-- "Bobbi Marsh puts her 11-year-old son to bed each night and then heads to her job at General Motors Co. (GM)’s metal-stamping plant in Lordstown, Ohio. She gets home in time to make him breakfast. Marsh, 34, is one of thousands of auto workers in the U.S. benefiting from the return of a third shift at factories -- often from 11 p.m. to 7 a.m. -- translating to 24-hour-a-day production at many plants for the first time since the industry collapse in 2009. At the nadir, some plants ran only one eight- hour shift.
The new third shifts, adding more than 4,300 jobs in four states at GM alone, bring jobs to the economy and revenue to governments as well as demand at odd hours for everything from daycare and dentistry to financial services and food. U.S. auto plants this year may operate at about 81 percent of capacity after falling as low as 49 percent in 2009, according to estimates from IHS Automotive in Northville, Michigan.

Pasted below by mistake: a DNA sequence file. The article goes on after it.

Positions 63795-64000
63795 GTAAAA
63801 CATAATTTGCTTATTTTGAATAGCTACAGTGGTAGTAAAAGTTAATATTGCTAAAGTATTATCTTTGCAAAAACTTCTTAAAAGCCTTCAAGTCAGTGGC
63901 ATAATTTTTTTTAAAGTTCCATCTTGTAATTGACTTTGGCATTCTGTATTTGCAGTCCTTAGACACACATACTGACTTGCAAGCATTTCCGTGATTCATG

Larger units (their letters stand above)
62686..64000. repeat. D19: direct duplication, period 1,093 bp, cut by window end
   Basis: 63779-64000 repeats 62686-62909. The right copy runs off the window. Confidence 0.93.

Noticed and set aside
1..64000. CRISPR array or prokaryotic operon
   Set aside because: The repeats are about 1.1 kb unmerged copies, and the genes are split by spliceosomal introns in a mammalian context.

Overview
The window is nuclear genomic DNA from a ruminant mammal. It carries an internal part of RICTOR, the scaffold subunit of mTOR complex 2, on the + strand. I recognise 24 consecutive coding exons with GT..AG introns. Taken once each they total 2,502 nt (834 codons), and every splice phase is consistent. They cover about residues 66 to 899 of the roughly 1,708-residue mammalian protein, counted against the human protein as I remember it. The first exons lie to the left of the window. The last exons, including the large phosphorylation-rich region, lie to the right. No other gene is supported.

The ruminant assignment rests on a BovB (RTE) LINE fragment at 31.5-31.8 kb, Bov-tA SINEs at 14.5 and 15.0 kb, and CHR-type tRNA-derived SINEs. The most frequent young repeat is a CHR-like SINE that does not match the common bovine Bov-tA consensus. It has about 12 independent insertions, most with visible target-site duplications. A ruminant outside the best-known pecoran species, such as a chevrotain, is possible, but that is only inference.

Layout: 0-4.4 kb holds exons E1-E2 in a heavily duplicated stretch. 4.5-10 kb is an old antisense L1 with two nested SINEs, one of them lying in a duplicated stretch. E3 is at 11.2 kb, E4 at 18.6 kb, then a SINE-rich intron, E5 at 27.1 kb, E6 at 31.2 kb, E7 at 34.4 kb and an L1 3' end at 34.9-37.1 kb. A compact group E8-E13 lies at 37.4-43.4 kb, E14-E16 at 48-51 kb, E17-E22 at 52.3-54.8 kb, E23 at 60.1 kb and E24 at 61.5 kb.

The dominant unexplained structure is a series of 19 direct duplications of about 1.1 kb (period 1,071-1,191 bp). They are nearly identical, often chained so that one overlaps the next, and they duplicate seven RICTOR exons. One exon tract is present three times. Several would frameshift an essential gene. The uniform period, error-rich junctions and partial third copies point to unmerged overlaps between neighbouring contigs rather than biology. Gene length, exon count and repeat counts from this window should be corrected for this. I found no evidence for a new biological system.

U.S. Automakers are increasing production at the car plants after the U.S. light-vehicle sales rose by at least 10 percent for two straight years for the first time since 1984 and grew at a faster rate than China, the world’s biggest auto market, for the first time in at least 13 years. States that were hard-hit by the downturn, such as Michigan and Ohio, are among the biggest beneficiaries, adding jobs at places like Ross’ Eatery & Pub and Tony M’s Restaurant that operate near GM auto factories."